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From: Douglas Gregor (gregod_at_[hidden])
Date: 2002-04-19 07:51:57

On Thursday 18 April 2002 11:56 pm, you wrote:
> >My general feeling is that there needs to be something like
> 'boost::smart_ptr<T>' which is appropriately configured for the
> specific
> needs of type 'T' (eg. intrusive vs. external counters are probably
> type specific), to application wide preferences (eg. multi-threading
> support is likely to be configured application wide - at least for
> most
> cases), and otherwise useful defaults.<
> The problem here is that you don't want to specialize smart_ptr<T> for
> all types that, for example, use COM's intrusive reference counting.
> There are many such types in the application and you don't really want
> to configure smart_ptr separately for each.

But suppose that you didn't need to configure smart_ptr individually for each
type. Would you then agree with the premise, that the type of reference
counting is almost always dependent on 'T' for 'smart_ptr<T>'?

If I have a type T with intrusive reference counting, I would expect
shared_ptr<T> to use that intrusive reference counting. If T is an open FILE,
I expect shared_ptr<T> to have an external reference count and know how to
fclose() the file when the count drops to zero. Having to specify the policy
along with the type _seems_ like it could be error-prone. If I'm supposed to
use 'smart_ptr<MyCOMObject, COMRefCountPolicy>' and I accidentally type
'smart_ptr<MyCOMObject>', bad things will happen.

But nobody wants to specialize a smart_ptr_traits for every single class.
However, reference counting is a property that is always inherited by derived
classes. We could massage the type traits notion a little so that we use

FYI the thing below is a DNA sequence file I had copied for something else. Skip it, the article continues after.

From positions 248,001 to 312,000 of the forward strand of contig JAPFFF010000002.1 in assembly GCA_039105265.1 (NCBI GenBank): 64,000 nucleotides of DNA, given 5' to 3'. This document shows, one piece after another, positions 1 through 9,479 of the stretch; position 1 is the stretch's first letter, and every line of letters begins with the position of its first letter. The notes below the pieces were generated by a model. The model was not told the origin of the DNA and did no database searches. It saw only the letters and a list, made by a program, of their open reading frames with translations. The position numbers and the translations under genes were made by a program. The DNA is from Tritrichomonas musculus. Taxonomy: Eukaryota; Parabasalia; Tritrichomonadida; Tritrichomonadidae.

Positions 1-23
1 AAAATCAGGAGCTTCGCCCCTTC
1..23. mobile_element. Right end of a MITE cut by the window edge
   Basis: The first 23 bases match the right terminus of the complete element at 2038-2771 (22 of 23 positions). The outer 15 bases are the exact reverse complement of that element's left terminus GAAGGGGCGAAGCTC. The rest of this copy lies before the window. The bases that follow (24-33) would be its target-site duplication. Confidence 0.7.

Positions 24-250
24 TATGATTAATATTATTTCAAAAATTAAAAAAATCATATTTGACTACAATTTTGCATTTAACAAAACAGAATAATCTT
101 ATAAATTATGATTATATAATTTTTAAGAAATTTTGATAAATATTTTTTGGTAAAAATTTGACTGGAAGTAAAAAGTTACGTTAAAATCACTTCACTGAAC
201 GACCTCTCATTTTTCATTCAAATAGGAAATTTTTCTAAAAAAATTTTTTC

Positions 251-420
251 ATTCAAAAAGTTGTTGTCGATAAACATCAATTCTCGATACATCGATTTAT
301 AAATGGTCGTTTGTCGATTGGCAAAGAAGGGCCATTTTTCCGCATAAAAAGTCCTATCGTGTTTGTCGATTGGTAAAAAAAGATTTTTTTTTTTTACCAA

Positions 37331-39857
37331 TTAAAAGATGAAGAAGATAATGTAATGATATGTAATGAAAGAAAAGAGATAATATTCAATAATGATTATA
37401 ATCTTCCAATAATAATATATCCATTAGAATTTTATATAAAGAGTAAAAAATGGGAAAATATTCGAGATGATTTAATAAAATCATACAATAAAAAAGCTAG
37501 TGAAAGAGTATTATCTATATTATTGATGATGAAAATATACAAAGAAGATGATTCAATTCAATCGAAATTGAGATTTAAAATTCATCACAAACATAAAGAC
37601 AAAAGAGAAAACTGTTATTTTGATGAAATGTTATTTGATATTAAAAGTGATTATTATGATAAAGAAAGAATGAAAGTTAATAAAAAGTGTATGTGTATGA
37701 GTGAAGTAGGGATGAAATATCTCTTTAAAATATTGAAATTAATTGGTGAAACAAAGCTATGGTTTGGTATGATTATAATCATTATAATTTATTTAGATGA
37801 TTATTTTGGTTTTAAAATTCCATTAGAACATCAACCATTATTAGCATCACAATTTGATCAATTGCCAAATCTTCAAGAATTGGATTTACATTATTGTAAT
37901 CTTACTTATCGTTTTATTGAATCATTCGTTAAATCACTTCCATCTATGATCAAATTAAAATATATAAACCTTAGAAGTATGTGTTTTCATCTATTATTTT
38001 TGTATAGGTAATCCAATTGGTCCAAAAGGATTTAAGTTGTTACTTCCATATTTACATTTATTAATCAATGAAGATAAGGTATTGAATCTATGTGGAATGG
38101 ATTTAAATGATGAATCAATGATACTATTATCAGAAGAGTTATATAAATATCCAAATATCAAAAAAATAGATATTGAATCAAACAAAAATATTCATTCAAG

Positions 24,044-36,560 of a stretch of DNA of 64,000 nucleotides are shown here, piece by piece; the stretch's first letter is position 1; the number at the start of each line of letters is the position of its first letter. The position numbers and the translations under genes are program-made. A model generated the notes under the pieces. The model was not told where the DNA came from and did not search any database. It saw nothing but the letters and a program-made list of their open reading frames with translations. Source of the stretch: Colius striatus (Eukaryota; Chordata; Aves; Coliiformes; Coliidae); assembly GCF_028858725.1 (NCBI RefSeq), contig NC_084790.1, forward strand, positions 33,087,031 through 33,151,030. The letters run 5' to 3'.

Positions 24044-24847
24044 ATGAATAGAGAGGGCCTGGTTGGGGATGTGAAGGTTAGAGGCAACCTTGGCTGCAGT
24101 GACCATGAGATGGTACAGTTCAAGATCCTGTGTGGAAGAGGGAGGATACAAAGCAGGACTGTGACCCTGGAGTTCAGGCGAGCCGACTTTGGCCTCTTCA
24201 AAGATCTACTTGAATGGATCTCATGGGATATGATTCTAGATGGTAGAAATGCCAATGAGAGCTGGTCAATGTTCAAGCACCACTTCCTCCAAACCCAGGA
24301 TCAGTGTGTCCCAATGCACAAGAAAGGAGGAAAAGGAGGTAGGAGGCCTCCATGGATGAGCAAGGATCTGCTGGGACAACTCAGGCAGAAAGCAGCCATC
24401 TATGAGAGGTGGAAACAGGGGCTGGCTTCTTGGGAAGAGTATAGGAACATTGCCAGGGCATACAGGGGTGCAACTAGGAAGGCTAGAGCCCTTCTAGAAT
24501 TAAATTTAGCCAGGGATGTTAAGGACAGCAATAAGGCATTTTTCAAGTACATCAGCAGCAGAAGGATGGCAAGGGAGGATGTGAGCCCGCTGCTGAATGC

overloading instead of partial specialization: then base classes like
IUnknown can be taken into account so that anything derived from IUnknown
uses the COM reference counting mechanism.

We could have something like this:

  template<typename T>
  type_with_size<1> smart_ptr_traits_helper(void*, type<T>);

  template<typename T>
  type_with_size<2> smart_ptr_traits_helper(IUnknown*, type<T>);

  type_with_size<3> smart_ptr_traits_helper(FILE*, type<FILE>);

Then the return value sizes perform the mapping over to a reference counting

  struct smart_ptr_policy<1> { typedef external_ref_count_policy type; };

  struct smart_ptr_policy<2> { typedef COM_policy type; };

  struct smart_ptr_policy<3> { typedef FILE_policy type; };

So for smart_ptr<T>, the policy generator used is:

  smart_ptr_policy<sizeof(smart_ptr_traits_helper((T*)0, type<T>()))>::type

smart_ptr_traits_helper has two parameters so that one can easily check for a
base class (via the base pointer conversion), an exact type (type<T>), or an
arbitrary predicate:
  template<typename T>
    type<typename ct_if<my_trait<T>::value,

I don't have a wonderful way to register new reference counting policies, but
I do have an ugly hack:

First, let BOOST_SMART_PTR_NEXT_POLICY_ID be a macro that will be
initialized to 1 by the smart_ptr header. Then we can add a new policy like

  template<typename T>
  smart_ptr_traits_helper(IUnknown*, type<T>);

  # include <boost/smart_ptr/register_policy.hpp>

boost/smart_ptr/register_policy.hpp will add the appropriate specialization,
and then increment BOOST_SMART_PTR_NEXT_POLICY_ID:

  struct smart_ptr_policy<BOOST_SMART_PTR_POLICY_ID>
    typedef BOOST_SMART_PTR_POLICY type;

  #elif ...

I told you it was ugly :). Even so, it makes it possible to drop the explicit
reference counting policy parameter, and so long as your #includes are
consistent, smart_ptr<T> will always have the right policy.

> The threading policy is not application-wide; there are places when
> you want, and places when you don't want, to share smart pointers
> between threads.



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